So if you’re the kind of person who is constantly looking for a distraction (ahem, I caught you reading this so you’re already busted), try this technique. If you work in an office you might not have the opportunity to take a shower in the middle of the day, or your bosses might not understand just why they caught you napping underneath your desk, but allow yourself to take breaks when your attention span requires them. Watch a YouTube video. Do some jumping jacks. Find out what sufficiently distracts you and do it for five minutes. It’s like a reset button.

And if you get in trouble for doing jumping jacks at work, show this article to your bosses. While they are reading it, take a little nap under your desk. You’ll feel better.

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Last Updated on September 20, 2018

8 Ways to Train Your Brain to Learn Faster and Remember More

8 Ways to Train Your Brain to Learn Faster and Remember More

You go to the gym to train your muscles. You run outside or go for hikes to train your endurance. Or, maybe you do neither of those, but still wish you exercised more.

Well, here is how to train one of the most important parts of your body: your brain.

When you train your brain, you will:

  • Avoid embarrassing situations. You remember his face, but what was his name?
  • Be a faster learner in all sorts of different skills. No problem for you to pick up a new language or new management skill.
  • Avoid diseases that hit as you get older. Alzheimer’s will not be affecting you.

So how to train your brain and improve your cognitive skills?

1. Work your memory

Twyla Tharp, a NYC-based renowned choreographer has come up with the following memory workout:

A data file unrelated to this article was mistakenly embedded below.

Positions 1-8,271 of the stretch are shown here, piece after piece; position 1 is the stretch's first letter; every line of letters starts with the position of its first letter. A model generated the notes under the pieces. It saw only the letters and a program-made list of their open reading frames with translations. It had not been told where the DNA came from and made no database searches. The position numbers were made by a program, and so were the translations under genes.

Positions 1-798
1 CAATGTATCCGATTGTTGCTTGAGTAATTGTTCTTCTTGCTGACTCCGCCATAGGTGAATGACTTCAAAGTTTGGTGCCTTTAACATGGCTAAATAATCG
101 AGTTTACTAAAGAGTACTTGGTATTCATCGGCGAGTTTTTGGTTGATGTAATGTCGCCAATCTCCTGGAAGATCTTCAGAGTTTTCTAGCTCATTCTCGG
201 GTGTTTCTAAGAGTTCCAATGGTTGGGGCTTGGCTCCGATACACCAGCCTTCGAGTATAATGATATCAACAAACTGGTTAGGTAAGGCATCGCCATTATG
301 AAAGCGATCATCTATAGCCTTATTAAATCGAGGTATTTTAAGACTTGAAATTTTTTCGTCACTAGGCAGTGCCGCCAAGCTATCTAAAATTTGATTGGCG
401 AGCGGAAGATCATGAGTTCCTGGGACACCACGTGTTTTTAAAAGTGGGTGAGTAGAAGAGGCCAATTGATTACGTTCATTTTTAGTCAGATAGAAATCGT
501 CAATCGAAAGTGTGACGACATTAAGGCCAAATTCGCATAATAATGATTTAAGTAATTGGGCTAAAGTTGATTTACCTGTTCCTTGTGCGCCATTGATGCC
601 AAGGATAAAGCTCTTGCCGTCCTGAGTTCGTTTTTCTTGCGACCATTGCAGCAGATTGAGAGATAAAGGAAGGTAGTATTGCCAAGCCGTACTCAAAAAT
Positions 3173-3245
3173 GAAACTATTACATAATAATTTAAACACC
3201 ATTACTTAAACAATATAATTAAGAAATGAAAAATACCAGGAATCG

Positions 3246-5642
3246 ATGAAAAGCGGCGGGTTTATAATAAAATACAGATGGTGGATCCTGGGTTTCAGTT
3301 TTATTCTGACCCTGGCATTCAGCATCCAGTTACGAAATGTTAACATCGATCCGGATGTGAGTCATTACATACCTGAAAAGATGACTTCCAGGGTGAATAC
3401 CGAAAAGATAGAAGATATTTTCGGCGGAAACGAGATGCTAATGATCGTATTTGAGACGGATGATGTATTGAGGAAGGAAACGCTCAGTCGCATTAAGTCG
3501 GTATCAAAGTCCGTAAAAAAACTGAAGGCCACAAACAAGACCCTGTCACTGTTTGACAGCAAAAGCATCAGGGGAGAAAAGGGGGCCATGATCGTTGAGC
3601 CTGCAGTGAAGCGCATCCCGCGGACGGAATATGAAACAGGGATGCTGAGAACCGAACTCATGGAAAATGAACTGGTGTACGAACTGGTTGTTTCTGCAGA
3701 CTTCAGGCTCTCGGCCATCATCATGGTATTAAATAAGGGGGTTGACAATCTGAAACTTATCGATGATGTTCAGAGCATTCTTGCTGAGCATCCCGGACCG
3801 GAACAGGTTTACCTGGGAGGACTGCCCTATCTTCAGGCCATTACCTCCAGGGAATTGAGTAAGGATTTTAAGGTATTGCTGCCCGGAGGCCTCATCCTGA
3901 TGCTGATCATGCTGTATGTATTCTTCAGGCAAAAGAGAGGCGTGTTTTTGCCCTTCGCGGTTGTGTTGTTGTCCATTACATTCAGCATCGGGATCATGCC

When she watches one of her performances, she tries to remember the first twelve to fourteen corrections she wants to discuss with her cast without writing them down.

If you think this is anything less than a feat, then think again. In her book The Creative Habit she says that most people cannot remember more than three.

The practice of both remembering events or things and then discussing them with others has actually been supported by brain fitness studies.

Memory activities that engage all levels of brain operation—receiving, remembering and thinking—help to improve the function of the brain.

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Now, you may not have dancers to correct, but you may be required to give feedback on a presentation, or your friends may ask you what interesting things you saw at the museum. These are great opportunities to practically train your brain by flexing your memory muscles.

What is the simplest way to help yourself remember what you see? Repetition.

For example, say you just met someone new:

“Hi, my name is George”

Don’t just respond with, “Nice to meet you”. Instead, say, “Nice to meet you George.”

Got it? Good.

2. Do something different repeatedly

By actually doing something new over and over again, your brain wires new pathways that help you do this new thing better and faster.

Think back to when you were three years old. You surely were strong enough to hold a knife and a fork just fine. Yet, when you were eating all by yourself, you were creating a mess.

It was not a matter of strength, you see. It was a matter of cultivating more and better neural pathways that would help you eat by yourself just like an adult does.

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And guess what? With enough repetition you made that happen!

But how does this apply to your life right now?

Say you are a procrastinator. The more you don’t procrastinate, the more you teach your brain not to wait for the last minute to make things happen.

Now, you might be thinking “Duh, if only not procrastinating could be that easy!”

Well, it can be. By doing something really small, that you wouldn’t normally do, but is in the direction of getting that task done, you will start creating those new precious neural pathways.